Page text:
Home > 9. The Alphabet & Redefining Intelligence, C. The Thinker As Hero > Quikscript–An English Alphabet for Everyone

Quikscript–An English Alphabet for Everyone

Proposing a new alphabet for the English-speaking world seems silly, if not outright foolish, these days. Just imagine the cost of changing all those keyboards, and why do we need a new alphabet, even if it is easier to use than the Roman letters? Computers are available to anyone with access to a public library, and of course people type faster than they could ever write by hand.

And then there is the most difficult problem–the way an alphabet forms connections between visual letters, sound, and thought in the developing brain. Our brains really seem capable of accommodating only one alphabet; teaching “learning” alphabets only confuses the student and makes it harder to learn the “adult” form of an alphabet.

This looks suspiciously like an argument against teaching handwriting at all, except in the most basic form; that is, for use  in notes and the composition of draft materials. This is not so much writing for communication as a private form of stenography. No one but the author need decipher the script, leading to an idiosyncratic style, of use to the author only. This is often what is meant by the term “shorthand.”

Quikscript is a dedicated calligrapher’s answer to all these problems and objections. To recapitulate: Kingsley Read won a competition to design an alphabet for English–the competition stipulated in Bernard Shaw’s will. The result, Shavian, represented an improvement over the Roman alphabet in many respects, but still had its problems. To further refine the script, Read circulated it to correspondents around the globe for their evaluation and feedback. Using their responses, he redesigned Shavian, calling  the new alphabet Quikscript.

Here are the reasons why Quikscript is a superior alphabet:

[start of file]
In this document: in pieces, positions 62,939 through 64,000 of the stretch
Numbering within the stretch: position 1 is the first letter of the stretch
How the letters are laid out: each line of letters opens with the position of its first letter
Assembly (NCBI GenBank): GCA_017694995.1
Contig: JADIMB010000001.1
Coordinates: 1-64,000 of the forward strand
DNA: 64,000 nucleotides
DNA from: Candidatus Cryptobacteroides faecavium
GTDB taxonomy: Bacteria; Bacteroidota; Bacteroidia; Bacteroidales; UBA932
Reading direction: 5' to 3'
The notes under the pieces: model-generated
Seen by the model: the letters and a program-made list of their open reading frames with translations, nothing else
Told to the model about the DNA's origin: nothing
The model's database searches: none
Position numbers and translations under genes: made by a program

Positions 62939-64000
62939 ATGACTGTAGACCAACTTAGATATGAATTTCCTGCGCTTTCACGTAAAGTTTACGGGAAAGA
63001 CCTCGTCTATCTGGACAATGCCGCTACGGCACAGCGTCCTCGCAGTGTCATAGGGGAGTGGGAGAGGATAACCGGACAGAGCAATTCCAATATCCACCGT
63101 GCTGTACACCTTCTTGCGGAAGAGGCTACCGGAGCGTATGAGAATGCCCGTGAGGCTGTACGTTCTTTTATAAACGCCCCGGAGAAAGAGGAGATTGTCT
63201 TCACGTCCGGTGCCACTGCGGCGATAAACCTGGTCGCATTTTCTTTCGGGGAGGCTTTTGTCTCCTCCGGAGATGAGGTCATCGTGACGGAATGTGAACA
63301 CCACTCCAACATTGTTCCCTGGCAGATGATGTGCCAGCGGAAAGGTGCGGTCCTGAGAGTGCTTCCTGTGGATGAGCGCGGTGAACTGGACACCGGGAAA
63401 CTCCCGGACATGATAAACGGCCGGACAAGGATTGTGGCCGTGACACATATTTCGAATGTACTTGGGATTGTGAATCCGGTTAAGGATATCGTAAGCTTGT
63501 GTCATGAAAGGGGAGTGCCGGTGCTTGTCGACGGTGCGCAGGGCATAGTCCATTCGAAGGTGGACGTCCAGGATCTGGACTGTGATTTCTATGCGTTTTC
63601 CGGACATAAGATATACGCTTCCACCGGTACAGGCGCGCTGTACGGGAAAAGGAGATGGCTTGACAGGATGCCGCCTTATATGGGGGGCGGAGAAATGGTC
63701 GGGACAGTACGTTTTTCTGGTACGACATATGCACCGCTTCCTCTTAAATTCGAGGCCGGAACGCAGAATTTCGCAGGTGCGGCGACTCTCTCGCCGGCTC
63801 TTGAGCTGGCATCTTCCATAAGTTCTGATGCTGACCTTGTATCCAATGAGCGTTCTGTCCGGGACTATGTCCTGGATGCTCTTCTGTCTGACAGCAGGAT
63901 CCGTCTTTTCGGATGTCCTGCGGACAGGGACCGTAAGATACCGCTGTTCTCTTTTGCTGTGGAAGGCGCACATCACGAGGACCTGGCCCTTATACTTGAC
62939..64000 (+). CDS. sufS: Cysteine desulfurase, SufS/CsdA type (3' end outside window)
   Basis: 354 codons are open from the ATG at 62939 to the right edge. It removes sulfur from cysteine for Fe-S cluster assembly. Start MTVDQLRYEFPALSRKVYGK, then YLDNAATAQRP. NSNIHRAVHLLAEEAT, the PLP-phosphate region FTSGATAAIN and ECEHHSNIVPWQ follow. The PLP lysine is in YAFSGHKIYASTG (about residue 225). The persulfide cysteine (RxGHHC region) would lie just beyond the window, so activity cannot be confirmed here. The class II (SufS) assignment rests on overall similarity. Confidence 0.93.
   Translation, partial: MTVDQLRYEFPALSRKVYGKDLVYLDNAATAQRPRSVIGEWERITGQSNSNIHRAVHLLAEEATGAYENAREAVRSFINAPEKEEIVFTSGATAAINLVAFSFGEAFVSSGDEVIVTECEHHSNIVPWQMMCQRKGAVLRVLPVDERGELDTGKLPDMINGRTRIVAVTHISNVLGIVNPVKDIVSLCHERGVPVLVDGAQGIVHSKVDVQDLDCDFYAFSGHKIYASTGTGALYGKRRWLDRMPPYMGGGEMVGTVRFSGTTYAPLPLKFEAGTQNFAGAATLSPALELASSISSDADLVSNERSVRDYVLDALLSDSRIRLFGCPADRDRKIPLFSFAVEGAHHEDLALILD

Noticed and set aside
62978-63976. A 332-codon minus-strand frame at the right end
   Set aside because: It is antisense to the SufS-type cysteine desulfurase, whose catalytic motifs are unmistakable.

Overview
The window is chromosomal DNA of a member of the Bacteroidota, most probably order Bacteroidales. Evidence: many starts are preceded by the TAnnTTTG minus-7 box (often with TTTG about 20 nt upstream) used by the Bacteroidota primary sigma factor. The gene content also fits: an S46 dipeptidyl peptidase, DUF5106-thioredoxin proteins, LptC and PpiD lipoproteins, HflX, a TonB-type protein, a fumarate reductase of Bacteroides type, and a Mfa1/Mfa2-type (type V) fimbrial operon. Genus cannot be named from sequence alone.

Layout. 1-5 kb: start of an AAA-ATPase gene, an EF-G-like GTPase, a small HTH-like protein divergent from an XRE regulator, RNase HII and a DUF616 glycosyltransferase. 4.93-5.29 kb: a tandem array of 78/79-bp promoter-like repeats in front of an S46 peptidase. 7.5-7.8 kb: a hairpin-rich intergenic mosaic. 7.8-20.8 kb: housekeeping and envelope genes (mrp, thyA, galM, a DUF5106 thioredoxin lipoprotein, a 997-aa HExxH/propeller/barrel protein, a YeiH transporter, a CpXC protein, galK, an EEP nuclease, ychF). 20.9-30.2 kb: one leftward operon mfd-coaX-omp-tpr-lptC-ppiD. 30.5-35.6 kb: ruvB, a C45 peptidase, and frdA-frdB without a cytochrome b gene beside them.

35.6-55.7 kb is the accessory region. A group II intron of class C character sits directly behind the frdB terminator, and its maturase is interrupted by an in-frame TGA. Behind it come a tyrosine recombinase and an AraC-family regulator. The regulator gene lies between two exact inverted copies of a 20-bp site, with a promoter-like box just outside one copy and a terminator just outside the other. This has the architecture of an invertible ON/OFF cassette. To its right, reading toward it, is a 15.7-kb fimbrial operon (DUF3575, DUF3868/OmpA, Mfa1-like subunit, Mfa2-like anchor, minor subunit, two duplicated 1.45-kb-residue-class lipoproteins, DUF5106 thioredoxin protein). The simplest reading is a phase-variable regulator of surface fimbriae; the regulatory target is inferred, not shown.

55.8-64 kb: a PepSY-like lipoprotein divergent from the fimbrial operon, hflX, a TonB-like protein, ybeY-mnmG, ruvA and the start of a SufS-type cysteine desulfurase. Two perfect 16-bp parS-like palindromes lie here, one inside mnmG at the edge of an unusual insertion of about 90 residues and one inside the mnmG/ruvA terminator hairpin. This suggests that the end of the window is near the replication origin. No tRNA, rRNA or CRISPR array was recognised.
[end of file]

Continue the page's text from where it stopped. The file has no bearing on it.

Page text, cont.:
1) QS is specifically designed for the English language. This helps greatly in making QS more phonetic and easier to learn than our current alphabet. For instance, the English language has twenty-seven vowel sounds; the Roman alphabet has just five vowels. Quikscript has 15 vowels.

2) QS comes in Junior and Senior forms. The learning alphabet, Junior Quikscript, is conceived as part of the entire alphabet system, making the transition to adult writing easy; there are no contradictions/different letter forms for the same phonemes. And the Junior script (given in the chart at the left) is very easy to learn.

3) QS is an alphabet, not a shorthand. As with the roman letters, QS’s letterforms are fixed and can be learned by everyone. This is an alphabet that is easier to write and read than the Latin script–thus going far to solve the  problem of fluency and legibility.

4) The most common sounds have been given the easiest letterforms to write.

5) Similar sounds are represented by similar letterforms. That is, this is a featural script.

6) QS follows the one sound-one letter principal.

7) Senior QS features a plethora of shortcuts, such as half-letters, that make writing much easier.

8) Best of all, QS has a free online manual, available on the Quikscript page on Omniglot.

If we take a look at the history of writing, we can see a gradual movement from logographic systems that are difficult to learn and write to semi-phonetic alphabets, often reliant on the memorization of a word’s spelling. Quikscript represents a further step in simplification, efficiency, and beauty.     RT

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Top: Quikscript Manual Cover. At Omniglot page. Public Domain. Bottom: Quikscript Alphabet; Wikipedia; Paul Tremblay; CC 3.0 Attribution, Share-Alike.

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  1. December 11, 2012 at 7:52 pm
  2. February 13, 2013 at 6:40 pm
  3. May 19, 2013 at 12:52 am

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